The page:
Flathead Catfish Fishing

The best places for flathead catfish fishing are deep pools located in moving waters (lakes, rivers, streams, canals, etc), where the water is cloudy. However, they do not enjoy fast currents. These fish do not school and will usually be found as loners, though they can pile up in dammed areas on some occasions. The most common areas of the country to find flathead catfish fishing with good results are the Great Lakes (mostly the lower areas), the Mississippi River (especially any pools or slow-moving areas off the main river), and in the Gulf Coast states. In Texas, it’s not unusually to catch a 50-pounder in a day’s work. In Florida, the flathead is not a native catfish species and has mostly been illegally introduced into area waters. The concentration of these is in the panhandle, and they have not migrated further into the state in any mentionable quantities.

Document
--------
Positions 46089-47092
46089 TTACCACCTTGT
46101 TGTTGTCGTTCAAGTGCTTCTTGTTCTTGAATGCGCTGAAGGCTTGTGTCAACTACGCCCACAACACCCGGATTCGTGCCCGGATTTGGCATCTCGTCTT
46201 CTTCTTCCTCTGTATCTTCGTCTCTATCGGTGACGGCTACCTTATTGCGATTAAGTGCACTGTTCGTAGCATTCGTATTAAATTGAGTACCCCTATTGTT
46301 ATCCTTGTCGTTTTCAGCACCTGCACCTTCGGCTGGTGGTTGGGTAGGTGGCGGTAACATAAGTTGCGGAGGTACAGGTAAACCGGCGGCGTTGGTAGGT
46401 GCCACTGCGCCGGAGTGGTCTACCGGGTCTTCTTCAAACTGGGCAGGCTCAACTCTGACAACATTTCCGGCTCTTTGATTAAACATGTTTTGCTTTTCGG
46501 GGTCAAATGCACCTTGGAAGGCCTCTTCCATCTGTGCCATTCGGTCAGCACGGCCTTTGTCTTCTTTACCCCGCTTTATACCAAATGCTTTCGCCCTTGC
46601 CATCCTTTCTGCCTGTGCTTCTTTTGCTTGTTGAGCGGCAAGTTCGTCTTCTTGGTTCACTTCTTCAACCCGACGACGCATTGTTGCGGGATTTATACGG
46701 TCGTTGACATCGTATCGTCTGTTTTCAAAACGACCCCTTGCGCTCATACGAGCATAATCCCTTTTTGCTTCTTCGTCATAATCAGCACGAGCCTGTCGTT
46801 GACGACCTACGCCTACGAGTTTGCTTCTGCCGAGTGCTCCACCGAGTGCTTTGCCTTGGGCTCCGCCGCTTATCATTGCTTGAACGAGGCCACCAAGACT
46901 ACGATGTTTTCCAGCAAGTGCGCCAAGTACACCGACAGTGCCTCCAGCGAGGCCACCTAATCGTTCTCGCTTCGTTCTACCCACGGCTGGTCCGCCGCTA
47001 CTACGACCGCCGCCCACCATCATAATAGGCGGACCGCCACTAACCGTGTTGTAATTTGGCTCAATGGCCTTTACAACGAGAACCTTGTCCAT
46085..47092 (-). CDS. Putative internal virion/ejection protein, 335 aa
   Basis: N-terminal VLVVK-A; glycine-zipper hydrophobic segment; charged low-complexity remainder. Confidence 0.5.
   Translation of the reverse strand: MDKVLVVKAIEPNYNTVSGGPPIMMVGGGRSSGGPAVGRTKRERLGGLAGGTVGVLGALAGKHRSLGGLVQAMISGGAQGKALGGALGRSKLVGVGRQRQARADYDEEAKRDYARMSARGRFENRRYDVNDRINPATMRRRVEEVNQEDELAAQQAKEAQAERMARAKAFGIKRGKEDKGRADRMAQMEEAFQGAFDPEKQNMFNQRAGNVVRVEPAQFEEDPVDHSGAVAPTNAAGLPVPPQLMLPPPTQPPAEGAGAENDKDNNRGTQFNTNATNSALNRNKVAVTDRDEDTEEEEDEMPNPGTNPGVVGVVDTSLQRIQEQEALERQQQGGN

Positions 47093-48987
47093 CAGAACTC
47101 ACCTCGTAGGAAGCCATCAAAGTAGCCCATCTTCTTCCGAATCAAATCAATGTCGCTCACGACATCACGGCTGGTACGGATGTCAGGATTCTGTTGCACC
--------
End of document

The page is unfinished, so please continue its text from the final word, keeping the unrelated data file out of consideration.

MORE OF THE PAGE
For the best chance at flathead catfish fishing, you should use trotlines and look to make your catch at night. During these hours, flatheads will come to shallow waters, looking for food, and having a trotline with several hooks resting here can almost guarantee good results. Check the trotline early in the morning; you can probably expect to find at least three or four sizeable specimens. Also, keep in mind that landing your trophy flathead is going to be much more difficult than finding a channel or blue cat of interest, simply because of their lifestyle.

To get the full “Flathead Catfish Fishing” article you’ll need to download it here.


Dan Eggertsen is a fellow catfish fishing enthusiast to the point of obsession. :) He's been providing solid advice on catfish fishing since 2004.

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